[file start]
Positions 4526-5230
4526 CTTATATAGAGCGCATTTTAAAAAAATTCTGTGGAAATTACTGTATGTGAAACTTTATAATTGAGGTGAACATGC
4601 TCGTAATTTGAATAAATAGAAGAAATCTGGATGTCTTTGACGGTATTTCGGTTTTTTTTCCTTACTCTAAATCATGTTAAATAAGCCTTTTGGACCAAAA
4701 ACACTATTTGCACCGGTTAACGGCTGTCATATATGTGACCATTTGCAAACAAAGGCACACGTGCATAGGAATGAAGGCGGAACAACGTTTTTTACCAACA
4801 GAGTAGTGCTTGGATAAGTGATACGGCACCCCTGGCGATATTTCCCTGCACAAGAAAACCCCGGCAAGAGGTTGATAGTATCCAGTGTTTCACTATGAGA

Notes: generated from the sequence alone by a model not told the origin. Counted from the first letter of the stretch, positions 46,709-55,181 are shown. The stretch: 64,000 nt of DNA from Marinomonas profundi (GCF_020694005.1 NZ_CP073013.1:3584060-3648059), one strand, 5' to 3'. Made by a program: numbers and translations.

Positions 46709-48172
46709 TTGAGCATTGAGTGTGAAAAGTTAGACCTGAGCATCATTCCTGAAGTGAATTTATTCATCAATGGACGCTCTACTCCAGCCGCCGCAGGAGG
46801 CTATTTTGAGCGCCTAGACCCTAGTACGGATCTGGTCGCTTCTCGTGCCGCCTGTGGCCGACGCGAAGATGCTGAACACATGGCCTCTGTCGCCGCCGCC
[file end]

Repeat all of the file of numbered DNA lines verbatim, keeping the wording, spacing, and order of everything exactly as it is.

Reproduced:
Positions 4526-5230
4526 CTTATATAGAGCGCATTTTAAAAAAATTCTGTGGAAATTACTGTATGTGAAACTTTATAATTGAGGTGAACATGC
4601 TCGTAATTTGAATAAATAGAAGAAATCTGGATGTCTTTGACGGTATTTCGGTTTTTTTTCCTTACTCTAAATCATGTTAAATAAGCCTTTTGGACCAAAA
4701 ACACTATTTGCACCGGTTAACGGCTGTCATATATGTGACCATTTGCAAACAAAGGCACACGTGCATAGGAATGAAGGCGGAACAACGTTTTTTACCAACA
4801 GAGTAGTGCTTGGATAAGTGATACGGCACCCCTGGCGATATTTCCCTGCACAAGAAAACCCCGGCAAGAGGTTGATAGTATCCAGTGTTTCACTATGAGA

Notes: generated from the sequence alone by a model not told the origin. Counted from the first letter of the stretch, positions 46,709-55,181 are shown. The stretch: 64,000 nt of DNA from Marinomonas profundi (GCF_020694005.1 NZ_CP073013.1:3584060-3648059), one strand, 5' to 3'. Made by a program: numbers and translations.

Positions 46709-48172
46709 TTGAGCATTGAGTGTGAAAAGTTAGACCTGAGCATCATTCCTGAAGTGAATTTATTCATCAATGGACGCTCTACTCCAGCCGCCGCAGGAGG
46801 CTATTTTGAGCGCCTAGACCCTAGTACGGATCTGGTCGCTTCTCGTGCCGCCTGTGGCCGACGCGAAGATGCTGAACACATGGCCTCTGTCGCCGCCGCC